Our prior analysis of methylation status of tumor and mediastinal lymph nodes from patients with stage I NSCLC revealed 4 genes (APC, RASSF1A, CDH13, and CDKN2A) as negative prognostic factors for survival (19). Promoter hypermethylation of at least 2 of these 4 genes in tumor and histologically normal lymph nodes was a strong predictor of early disease recurrence (p < 0.001). We hypothesized that the effect on methylation of these same 4 genes might define a population of lung cancer patients responsive to epigenetically targeted therapy. We did not have available pre-treatment tumor biopsy material from patients on this study, as pretreatment biopsies were not mandated, but we did have pre-treatment and post-cycle 1 plasma samples from study subjects. Free plasma DNA concentration is known to be elevated in cancer patients, and has proved to be a valuable source of tumor DNA for biomarker development, including detection of hypermethylated tumor suppressor genes in NSCLC patients (20–23). We therefore examined promoter methylation status in circulating DNA from patient plasma collected prior to therapy (day 0) and after 1 cycle of therapy (day 29). A total of 26 patients had sufficient circulating free DNA at both timepoints for analysis. Ten patients had at least two methylated target genes on day 0, and had a decrease in the level of methylation of two or more of these genes by day 29. Of these 10 “methylation signature”-positive patients, 8 (80%) had either stable disease or objective responses to epigenetic therapy. In contrast, of the 16 methylation signature-negative patients, only 4 (25%) had stable disease and there were no objective responses. The median overall survival was 10.42 months for the methylation signature-positive cohort vs. 6.54 months for the methylation signature-negative (p = 0.035; Figure 5A). Progression-free survival was 3.32 months vs. 1.71 for methylation signature-positive and negative cohorts, respectively (p = 0.034; Figure 5B).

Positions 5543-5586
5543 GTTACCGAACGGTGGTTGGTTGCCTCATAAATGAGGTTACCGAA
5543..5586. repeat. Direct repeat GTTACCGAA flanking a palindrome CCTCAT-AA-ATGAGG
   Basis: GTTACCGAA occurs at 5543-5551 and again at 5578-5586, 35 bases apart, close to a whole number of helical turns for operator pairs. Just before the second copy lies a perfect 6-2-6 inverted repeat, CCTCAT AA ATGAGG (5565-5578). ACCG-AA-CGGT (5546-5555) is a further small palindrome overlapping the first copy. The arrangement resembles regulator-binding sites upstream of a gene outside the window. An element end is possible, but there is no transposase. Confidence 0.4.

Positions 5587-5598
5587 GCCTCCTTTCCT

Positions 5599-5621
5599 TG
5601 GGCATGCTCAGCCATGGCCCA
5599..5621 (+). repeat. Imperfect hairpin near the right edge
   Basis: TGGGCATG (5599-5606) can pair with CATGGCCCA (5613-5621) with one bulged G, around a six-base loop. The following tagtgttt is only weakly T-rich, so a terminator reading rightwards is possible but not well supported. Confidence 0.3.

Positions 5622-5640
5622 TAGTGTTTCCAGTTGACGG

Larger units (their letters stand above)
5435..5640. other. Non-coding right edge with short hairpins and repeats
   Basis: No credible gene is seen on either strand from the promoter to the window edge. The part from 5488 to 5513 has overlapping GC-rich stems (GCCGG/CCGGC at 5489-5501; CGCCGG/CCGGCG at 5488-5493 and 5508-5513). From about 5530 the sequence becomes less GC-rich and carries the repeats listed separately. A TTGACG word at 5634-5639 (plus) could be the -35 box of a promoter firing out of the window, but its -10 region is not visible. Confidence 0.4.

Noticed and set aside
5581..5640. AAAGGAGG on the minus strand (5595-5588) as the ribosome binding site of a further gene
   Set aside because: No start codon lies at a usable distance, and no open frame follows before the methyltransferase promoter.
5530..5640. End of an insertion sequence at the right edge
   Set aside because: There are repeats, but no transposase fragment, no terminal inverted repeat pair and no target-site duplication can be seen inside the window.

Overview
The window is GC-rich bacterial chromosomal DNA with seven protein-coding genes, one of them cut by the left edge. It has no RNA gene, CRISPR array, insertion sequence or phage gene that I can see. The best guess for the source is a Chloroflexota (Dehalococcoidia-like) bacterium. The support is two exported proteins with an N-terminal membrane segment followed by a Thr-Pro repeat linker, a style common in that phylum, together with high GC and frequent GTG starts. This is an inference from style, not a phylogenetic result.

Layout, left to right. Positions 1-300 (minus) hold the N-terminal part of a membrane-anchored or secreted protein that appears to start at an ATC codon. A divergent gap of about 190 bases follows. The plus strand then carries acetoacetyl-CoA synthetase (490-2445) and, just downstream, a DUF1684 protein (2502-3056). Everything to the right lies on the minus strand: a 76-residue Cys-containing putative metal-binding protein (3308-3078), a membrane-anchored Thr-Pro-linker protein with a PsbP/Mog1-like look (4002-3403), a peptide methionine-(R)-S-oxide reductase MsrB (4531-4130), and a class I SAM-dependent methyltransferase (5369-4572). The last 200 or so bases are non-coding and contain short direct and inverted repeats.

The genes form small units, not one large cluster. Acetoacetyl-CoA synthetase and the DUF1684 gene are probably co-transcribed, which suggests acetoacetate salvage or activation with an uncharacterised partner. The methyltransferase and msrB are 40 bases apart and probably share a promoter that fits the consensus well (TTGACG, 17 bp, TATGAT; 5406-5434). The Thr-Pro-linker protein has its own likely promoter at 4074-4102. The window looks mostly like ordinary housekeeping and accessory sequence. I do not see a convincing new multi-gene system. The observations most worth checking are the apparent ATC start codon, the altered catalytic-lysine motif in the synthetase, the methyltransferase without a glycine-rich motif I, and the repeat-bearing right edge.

We report the first objective, durable responses in solid tumor patients using combined epigenetic therapy with a DNA methyltransferase inhibitor and a histone deacetylase inhibitor. Objective responses to this therapy in this heavily pretreated population occurred in only 4% of the patients, but the anti-tumor responses that were observed were impressive. Several observations from this cohort of patients suggest that this therapy is quite distinct from prior experience with high-dose azacitidine, and merits additional focused investigation.
Unlike participants in older clinical trials of azacitidine or decitabine in solid tumor patients (24–28), our patients received doses far below the maximally tolerated dose, permitting repetitive dosing over many months, and avoiding the cytotoxicity associated with the high-dose regimens. Low-dose azacitidine or decitabine regimens have led to successful treatment of MDS (5, 14, 29, 30) with improved survival (31). Consistent with clinical trial observations in MDS (5), and in contrast to typical responses to cytotoxic chemotherapy, tumor responses in NSCLC patients improved gradually and progressively over several months of treatment. Intriguingly, the clinical responses produced were sustained even after cessation of epigenetic therapy. There was no evidence of relapse of the complete responder’s original wild-type KRAS metastatic disease at the time of her death, sixteen months after discontinuing epigenetic therapy. Similarly, at present there has been no evidence of recurrence of the partial responder’s hepatic metastases, over 2 years after stopping epigenetic treatment.
Another potential contributor to the responses seen in these patients is the methylation status of certain key genes in the tumor. Multiple studies have demonstrated the relevance of DNA methylation in lung cancer (32). The patient with a complete response demonstrated tumor-specific promoter hypermethylation in primary tumor and mediastinal lymph nodes in a pattern prognostic of poor survival in early stage lung cancer, which may define a subset of lung cancers driven by epigenetic mechanisms (19). The patient with partial response did not have baseline tumor available for analysis, but circulating DNA analysis from this patient confirms target gene methylation at baseline, and de-methylation with treatment. Both of these patients had methylation of 3 of 4 genes detectable in circulating DNA, with demethylation in all 3 with epigenetic therapy.